Getting involved with Street Football Wales
SFW promotes social inclusion and encourages individuals to take an active role in their own lives through achievement and self- development.
The people we aim to support are those furthest away from mainstream support provision who are likely to be homeless and/or socially excluded because of this. Positive involvement with the project can help to benefit participants, their families and their local communities.
Once engaged, participants receive direct support or signposting to professional specialist agencies to enable them to achieve positive outcomes and greater independence.
Partner organisations include statutory and voluntary organisations in the regions we target. They benefit from participant involvement through the reduction of costs associated with social deprivation such as offending and anti-social behaviour.
Homeless World Cup
In 2001, Mel Young and Harald Schmied developed the idea of utilising sport to inspire homeless people to transform their futures. The international language of football seemed an obvious vehicle, and the Homeless World Cup was born. The first tournament was held in 2003 in Graz, Austria.
The Homeless World Cup now operates via a network of 74 national partners, supporting football-based programmes and social enterprise development around the world.
Our street football partners operate in 420 cities, reaching 100,000 homeless people every year. So far, the Homeless World Cup and its partners have impacted the lives of 1 million homeless people around the globe.
The 15th Homeless World Cup football tournament will take place in Norway in August 2017.
Dai, Welsh Dragons 2017
Dai is a 40-year-old man who spent his childhood in care, missed out on his education and following committing a serious offense as a teenager, spent a number of years in prison. On his release from custody, Dai was homeless, felt that his future was hopeless, became addicted to drugs and suffered several blackouts for days at a time.
Following the unfortunate death of his brother, Dai decided that he needed to make some changes and sought help from WGCADA. From there he was sent to a training course which happened to be facilitated by one of SFW’s board of trustees. He was told about SFW, came along to the next match day and the rest is history.
Dai states that joining SFW is one of the best things that he has ever done. He is unbelievably proud of being able to wear his Welsh kit and tracksuit in his local community, all of whom are very proud of his achievement.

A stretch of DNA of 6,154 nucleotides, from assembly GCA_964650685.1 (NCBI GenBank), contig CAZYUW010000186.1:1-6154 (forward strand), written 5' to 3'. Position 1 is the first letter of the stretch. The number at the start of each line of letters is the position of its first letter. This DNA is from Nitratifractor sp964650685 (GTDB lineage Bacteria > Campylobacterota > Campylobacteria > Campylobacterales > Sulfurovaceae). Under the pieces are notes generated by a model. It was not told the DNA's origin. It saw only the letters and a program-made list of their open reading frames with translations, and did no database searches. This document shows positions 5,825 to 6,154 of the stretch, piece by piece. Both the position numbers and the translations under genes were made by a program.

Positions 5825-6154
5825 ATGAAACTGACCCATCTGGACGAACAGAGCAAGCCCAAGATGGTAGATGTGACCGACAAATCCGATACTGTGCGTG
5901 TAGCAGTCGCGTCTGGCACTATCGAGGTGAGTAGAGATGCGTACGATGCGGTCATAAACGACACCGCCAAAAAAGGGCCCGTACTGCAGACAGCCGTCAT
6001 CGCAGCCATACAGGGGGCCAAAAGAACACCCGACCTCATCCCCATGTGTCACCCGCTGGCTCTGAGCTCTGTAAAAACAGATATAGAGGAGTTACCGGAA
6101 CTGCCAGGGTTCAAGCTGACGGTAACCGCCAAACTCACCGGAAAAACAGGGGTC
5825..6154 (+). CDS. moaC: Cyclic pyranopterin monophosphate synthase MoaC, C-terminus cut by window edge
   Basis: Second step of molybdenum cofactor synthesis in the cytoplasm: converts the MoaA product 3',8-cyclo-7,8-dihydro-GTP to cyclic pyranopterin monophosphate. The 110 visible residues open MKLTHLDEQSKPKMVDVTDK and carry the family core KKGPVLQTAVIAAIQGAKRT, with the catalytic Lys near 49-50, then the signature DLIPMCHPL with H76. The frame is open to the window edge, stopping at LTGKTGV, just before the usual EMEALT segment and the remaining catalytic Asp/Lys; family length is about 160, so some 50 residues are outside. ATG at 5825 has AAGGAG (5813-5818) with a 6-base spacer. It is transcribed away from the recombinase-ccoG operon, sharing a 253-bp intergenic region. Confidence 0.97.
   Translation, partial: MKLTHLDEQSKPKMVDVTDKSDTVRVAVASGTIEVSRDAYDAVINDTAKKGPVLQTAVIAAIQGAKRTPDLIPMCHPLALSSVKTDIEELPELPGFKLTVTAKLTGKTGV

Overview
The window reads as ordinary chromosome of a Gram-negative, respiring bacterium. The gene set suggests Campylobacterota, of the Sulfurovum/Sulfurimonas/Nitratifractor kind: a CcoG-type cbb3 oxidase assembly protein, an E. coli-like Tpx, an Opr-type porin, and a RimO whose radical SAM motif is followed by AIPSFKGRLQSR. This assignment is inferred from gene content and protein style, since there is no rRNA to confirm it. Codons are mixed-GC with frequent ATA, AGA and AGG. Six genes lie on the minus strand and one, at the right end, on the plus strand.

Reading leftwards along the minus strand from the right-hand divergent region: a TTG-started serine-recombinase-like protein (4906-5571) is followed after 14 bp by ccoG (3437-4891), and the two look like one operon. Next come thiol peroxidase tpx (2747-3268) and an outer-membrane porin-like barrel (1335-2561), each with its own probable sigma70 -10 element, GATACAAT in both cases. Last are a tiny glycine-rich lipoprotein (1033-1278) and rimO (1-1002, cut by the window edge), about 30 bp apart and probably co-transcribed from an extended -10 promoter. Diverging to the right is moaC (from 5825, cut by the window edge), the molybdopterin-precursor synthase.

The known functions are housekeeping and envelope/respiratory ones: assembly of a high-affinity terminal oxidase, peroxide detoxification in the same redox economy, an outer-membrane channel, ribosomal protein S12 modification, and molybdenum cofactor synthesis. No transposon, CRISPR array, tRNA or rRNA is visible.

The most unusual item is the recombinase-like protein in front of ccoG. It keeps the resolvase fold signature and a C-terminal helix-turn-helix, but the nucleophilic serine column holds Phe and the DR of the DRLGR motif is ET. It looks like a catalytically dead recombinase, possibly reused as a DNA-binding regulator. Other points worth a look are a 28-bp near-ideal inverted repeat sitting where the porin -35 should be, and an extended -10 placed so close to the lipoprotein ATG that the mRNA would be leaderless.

Dai enjoyed everything that the Homeless World Cup had to offer – he embraced every new experience and had a positive attitude throughout, quietly looking out for others in the squad and being there for his teammates.
On his return from the tournament, Dai attended our Homecoming event and was presented with the SFW Player of The Tournament and is a credit to himself, family and SFW.
Dai is moving forward in all areas of life with confidence and a renewed sense of optimism for his future. He has re-connected with his daughter and has a new baby granddaughter who he cherishes.
Cerah, Welsh Warriors 2017
Cerah is an 18-year-old young woman who was living in a hostel for young homeless people when she was selected to represent Wales at the Homeless World Cup in Oslo, Norway in 2017. Relationships within her family had broken down and Cerah was very defensive and cynical of everyone and everything.
Cerah’s confidence and self-belief were almost non-existent and as a result, she often presented as hostile. We lost count of the number of times Cerah attempted to self-sabotage to get kicked off the team. But we understood what she was doing and vowed that we would not validate all of the negative beliefs that she had about herself by giving up on her.
Even after arriving in Oslo, it wasn’t long before Cerah was insisting that she had to go home. However, with each day that passed, Cerah opened up a little more and she was free to be herself. She was dancing and singing and allowing the support staff to look after her. Cerah was also experiencing life without weed for the first time in several years.
The standout moment, however, was following a confrontation between the Warriors and another team. Cerah and a player from the other team were antagonizing one another and had the situation been playing out in their every day lives at home, it’s likely that it might have ended in violence. However, the following day Cerah took great pride in coming to tell us that she had approached the other player and apologized to her and that they had shaken hands and made friends.
Cerah has since spoken a lot about how amazing the experience was and how SFW have shown more belief in her than anyone ever has in her life.
On her return from the tournament, Cerah attended our Homecoming event and was presented with the SFW Ignite Award as someone who we had seen an authentic, genuine shift takes place – a spark of change that we know will become much much more.
Cerah has also been pro-active in making a change in her life and has since moved out of the hostel she was living in and is now living independently.